You never realize just how much stuff you own until you try to sift through it and prune it down. I'm in the process of a major housecleaning, which includes slimming down the book and movie collections. It's nowhere nearly as much a packrat's paradise as it used to be — there was a time when I had a pile of unopened DVDs as high as my waist — but there's a lot in here I could live without, and so it's 'bout time I decluttered.
Among the first things to get sorted out were what I call the "ubiquities" — things that you can find in any public library or movie rental place, most of which I've watched once and really don't need to revisit anytime soon. Many of them were movies which have since been reissued on BD in far superior transfers anyway; if I ever get the urge to put them back into my library, it'll be trivially easy to do so. The out-of-print stuff, the titles which have slipped through the cracks or fallen out of licensing — e.g., my Criterion edition of Ran — those stay.
The more we go digital, the less there is to hang onto and to clutter up our lives. It's a mixed bag. I like having an artifact or an object that's intimately tied to an experience, as opposed to something ephemeral. A streaming title, once removed, is gone for keeps; a DVD, once out of print, can still sit on our shelves. I've talked about this before, but this time as I stacked and sorted and pruned, something new about it all stood out.
The beauty of a really lasting work of art is not that we had something new to put on our shelves or hang on our walls. It gave us a new way of seeing things, something that was not limited to just the physical carrier. Neither Shakespeare nor Star Wars is limited to words on a page or images on a strip of film. They're both part of the air we're breathing. Each time we make them less reified, they become all the more part of the air. But does that mean that should be the ideal state for such things? A story reduces most easily to information because it was never anything else to begin with. But does that mean it deserves to be treated as nothing but "information", when we hardly treat it as such a thing anyway?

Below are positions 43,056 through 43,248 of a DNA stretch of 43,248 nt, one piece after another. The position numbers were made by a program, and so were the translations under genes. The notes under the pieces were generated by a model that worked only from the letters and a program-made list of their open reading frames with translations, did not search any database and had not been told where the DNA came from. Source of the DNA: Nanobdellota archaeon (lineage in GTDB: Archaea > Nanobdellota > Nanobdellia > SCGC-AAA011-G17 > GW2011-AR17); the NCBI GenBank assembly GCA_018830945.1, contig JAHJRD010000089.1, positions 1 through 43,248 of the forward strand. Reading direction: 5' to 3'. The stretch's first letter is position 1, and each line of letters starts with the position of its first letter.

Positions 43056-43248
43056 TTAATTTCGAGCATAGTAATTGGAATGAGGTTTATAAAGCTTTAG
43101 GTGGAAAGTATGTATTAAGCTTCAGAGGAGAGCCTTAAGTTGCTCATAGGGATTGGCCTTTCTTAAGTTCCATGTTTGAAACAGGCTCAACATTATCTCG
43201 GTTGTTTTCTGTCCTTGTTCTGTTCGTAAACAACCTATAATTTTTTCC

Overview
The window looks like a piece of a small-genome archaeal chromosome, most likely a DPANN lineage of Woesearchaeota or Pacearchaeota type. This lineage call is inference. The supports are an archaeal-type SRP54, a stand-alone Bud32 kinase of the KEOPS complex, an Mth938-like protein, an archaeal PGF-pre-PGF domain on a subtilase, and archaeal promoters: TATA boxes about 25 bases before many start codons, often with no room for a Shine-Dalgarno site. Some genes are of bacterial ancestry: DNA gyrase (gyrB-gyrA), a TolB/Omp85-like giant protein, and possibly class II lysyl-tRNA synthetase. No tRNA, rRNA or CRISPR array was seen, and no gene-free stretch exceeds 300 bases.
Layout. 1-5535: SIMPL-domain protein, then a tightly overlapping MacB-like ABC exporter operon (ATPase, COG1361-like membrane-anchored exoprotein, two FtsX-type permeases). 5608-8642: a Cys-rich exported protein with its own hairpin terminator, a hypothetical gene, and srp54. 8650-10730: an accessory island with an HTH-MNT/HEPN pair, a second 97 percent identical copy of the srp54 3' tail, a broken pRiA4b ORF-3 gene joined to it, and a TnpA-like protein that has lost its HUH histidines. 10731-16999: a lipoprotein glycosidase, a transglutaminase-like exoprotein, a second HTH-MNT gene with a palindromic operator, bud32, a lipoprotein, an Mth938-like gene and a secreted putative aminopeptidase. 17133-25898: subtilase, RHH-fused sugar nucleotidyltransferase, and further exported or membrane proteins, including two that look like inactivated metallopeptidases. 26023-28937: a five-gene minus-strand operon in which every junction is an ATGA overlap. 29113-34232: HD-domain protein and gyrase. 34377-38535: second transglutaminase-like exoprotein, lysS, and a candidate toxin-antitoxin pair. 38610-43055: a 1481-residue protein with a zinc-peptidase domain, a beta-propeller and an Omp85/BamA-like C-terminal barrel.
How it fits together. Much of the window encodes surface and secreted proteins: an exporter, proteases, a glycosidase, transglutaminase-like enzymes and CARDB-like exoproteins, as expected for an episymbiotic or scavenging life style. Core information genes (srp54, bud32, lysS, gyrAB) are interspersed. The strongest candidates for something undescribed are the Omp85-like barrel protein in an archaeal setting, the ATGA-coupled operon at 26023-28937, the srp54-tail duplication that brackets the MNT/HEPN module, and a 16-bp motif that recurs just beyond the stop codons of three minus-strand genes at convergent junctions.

Maybe twenty years from now everything will have reached such a degree of abstraction that we will consider such questions foolish. But then I look at the Yoshitaka Amano art books to the right of me, and wonder how any such thing could be presented on a mere device. Would the paintings on the ceiling of the Sistine Chapel be more impressive if we had the scenes depicted therein recreated holographically around us? I always thought the fact that they were paintings on a ceiling was part of their power.
New York City
Other Lives Of The Mind